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Stawell Gift backs betting ban

Bookmakers have been banned from the 2024 Stawell Gift in a bid by organisers to protect the integrity of the event.

Bookmakers have been banned from the 2024 Stawell Gift in a bid by organisers to protect the integrity of the event.

And to comply with the law.

The bookmaker ban implements a prohibition from the Victorian Gambling and Casino Control Commission on betting taking place on individual participants in sporting events who are under 19 years of age. Those regulations set in August last year ‘determined that permitting betting on minors is contrary to the public interest and poses potential integrity and gambling related harm concerns.’

Teenagers Ryan Tarrant and Bella Pasquali won the 2023 Stawell Gift. Photo by Luke Hemer courtesy of Stawell Gift.

Both the winners of the men’s and women’s Gifts in 2023, Ryan Tarrant (18) and Bella Pasquali (16), were under 19 when they won last year. Five other teenagers have won Gift over the past decade: Holly Dobyn (2014), Grace O’Dwyer (2015), Talia Martin (2016), Liv Ryan (2017) and Matt Rizzo (2017).

There’s some people who aren’t happy about the absence of gambling on the Gift. I want to unpack that a bit, as someone who has run at, worked at, taken photos of and punted (and won) on the Gift, each separately on two or more occasions over the past 20 years. Professionally, I’ve also held integrity based roles in sport for over a decade and was an inaugural member of the state government appointed Victorian Sport Integrity Network. I’m hoping the odds are that you’ll find some value in my perspectives.

I’m going to come at this topic by considering first the nature of sport and the then general integrity risks that the Stawell Gift has.

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For me, the starting point is that one of the fundamental things that makes sport beautiful is that there is uncertainty in the outcome. No matter the relative strength of competitors, it’s the result in the arena on the day that determines the outcome.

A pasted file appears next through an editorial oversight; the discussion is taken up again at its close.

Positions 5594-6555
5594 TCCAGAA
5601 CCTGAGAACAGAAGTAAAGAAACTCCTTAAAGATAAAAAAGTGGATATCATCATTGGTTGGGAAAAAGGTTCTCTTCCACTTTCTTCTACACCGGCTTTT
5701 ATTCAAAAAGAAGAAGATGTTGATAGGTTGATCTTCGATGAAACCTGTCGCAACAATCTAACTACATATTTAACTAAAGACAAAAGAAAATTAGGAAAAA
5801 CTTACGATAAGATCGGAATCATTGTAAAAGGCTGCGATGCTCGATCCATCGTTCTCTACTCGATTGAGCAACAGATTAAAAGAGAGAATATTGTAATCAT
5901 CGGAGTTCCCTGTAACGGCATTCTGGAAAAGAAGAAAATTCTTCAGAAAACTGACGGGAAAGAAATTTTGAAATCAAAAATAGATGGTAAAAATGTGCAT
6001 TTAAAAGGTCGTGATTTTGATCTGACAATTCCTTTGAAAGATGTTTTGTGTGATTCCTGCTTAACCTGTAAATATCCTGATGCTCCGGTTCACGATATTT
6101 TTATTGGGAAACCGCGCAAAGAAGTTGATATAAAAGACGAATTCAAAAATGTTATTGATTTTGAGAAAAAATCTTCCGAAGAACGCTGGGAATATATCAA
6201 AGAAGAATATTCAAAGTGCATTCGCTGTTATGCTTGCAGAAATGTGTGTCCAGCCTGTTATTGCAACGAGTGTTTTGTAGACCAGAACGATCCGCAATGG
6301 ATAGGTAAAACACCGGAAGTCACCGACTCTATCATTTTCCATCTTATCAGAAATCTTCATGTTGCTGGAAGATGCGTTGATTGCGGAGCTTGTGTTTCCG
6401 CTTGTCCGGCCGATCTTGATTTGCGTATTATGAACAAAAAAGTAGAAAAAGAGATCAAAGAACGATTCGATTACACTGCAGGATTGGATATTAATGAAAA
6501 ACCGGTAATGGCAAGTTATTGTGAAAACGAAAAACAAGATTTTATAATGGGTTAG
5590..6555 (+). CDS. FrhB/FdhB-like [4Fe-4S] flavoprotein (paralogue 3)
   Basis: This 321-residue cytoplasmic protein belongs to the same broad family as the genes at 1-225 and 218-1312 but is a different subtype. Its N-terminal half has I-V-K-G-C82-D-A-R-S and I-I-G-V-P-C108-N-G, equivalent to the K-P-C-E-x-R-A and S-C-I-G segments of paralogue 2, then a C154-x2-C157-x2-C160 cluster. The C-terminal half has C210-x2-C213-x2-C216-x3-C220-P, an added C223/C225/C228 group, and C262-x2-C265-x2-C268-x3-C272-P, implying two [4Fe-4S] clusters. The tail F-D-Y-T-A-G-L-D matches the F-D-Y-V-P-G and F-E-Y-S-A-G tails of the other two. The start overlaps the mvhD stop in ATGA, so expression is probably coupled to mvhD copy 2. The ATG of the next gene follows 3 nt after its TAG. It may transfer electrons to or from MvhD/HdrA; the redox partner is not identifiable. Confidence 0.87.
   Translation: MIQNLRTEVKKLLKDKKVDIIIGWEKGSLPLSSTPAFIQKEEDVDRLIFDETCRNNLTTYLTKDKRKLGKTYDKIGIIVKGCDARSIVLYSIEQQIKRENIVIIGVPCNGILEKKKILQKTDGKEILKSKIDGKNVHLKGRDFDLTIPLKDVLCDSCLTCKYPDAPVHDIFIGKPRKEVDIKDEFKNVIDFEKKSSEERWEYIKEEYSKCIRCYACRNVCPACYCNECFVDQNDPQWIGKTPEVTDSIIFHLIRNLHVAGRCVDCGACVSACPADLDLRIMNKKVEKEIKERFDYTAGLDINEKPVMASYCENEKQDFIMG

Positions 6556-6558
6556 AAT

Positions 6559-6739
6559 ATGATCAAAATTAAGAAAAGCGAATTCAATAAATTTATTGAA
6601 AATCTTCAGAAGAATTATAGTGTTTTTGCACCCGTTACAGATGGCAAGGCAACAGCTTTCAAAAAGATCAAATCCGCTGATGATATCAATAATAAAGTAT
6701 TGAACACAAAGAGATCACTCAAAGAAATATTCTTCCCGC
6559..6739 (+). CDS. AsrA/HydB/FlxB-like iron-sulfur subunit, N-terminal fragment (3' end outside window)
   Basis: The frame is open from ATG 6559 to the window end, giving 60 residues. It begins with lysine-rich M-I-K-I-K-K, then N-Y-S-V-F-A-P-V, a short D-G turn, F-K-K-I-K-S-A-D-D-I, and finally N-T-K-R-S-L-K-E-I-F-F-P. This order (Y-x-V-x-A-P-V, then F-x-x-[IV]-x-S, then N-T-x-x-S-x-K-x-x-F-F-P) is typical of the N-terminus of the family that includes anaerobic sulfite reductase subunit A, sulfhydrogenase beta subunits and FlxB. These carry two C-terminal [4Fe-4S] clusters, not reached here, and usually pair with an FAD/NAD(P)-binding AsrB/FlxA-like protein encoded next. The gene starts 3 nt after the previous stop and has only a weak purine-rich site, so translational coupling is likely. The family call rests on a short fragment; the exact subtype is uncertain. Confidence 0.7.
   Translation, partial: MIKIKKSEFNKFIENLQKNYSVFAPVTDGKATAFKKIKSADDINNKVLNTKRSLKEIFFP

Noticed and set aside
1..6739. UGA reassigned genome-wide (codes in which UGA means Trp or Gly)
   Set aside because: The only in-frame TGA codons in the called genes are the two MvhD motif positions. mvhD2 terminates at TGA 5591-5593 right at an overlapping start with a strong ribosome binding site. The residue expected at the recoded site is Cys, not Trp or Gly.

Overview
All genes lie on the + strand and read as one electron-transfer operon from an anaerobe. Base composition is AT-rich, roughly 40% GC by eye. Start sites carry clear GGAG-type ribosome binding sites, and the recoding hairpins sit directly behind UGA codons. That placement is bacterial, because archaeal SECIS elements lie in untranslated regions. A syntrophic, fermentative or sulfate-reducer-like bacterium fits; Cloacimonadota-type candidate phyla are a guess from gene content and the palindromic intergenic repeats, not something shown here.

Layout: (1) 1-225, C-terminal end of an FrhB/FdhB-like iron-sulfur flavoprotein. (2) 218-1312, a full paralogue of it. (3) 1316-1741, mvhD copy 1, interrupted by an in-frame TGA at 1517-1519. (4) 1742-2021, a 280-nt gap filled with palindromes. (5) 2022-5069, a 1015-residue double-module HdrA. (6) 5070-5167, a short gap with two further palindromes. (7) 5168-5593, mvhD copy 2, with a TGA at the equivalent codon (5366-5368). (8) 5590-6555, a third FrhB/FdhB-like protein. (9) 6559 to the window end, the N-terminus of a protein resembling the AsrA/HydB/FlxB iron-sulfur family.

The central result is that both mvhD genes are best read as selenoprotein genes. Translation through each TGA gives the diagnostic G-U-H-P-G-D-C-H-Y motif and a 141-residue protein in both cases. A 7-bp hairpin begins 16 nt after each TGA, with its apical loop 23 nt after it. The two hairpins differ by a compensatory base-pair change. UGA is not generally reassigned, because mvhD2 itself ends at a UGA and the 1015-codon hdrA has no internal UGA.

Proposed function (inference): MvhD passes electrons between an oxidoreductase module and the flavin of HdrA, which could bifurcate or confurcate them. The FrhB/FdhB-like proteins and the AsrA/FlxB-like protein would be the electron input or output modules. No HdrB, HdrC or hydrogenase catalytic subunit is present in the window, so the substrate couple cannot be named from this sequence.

When that uncertainty is tampered with it undermines not just the integrity of the contest, but of sport. It’s what separates sport from professional wrestling.

As I’ve written previously, the Stawell Gift has an interesting relationship with uncertainty. One one hand, in theory the handicapping process should maximise the uncertainty, by equalising the chance of each athlete to win. In reality we know this isn’t the case, with a fundamental tension: the handicapper tries to produce an even field, but each athlete has a huge incentive to hide their true ability. That’s not to say that all do.

Betting adds another incentive. As a comment on Twitter/X noted: The whole narrative is trying to beat the handicappers and the bookies. That’s not to say that all do.

Often this betting angle has been considered just as an incentive for the winner and/or their stable to win even more from the bookies than the winner might win in prize money from the organisers. You might have noticed that no major bookmakers had books on the 2023 Gift at the heat stage, as a way to mitigate that financial risk to them – wanting to see form from the marks that athletes are assigned, before providing odds. That’s a fundamental indicator of the perceived integrity of the event from those that deal in pricing uncertainty.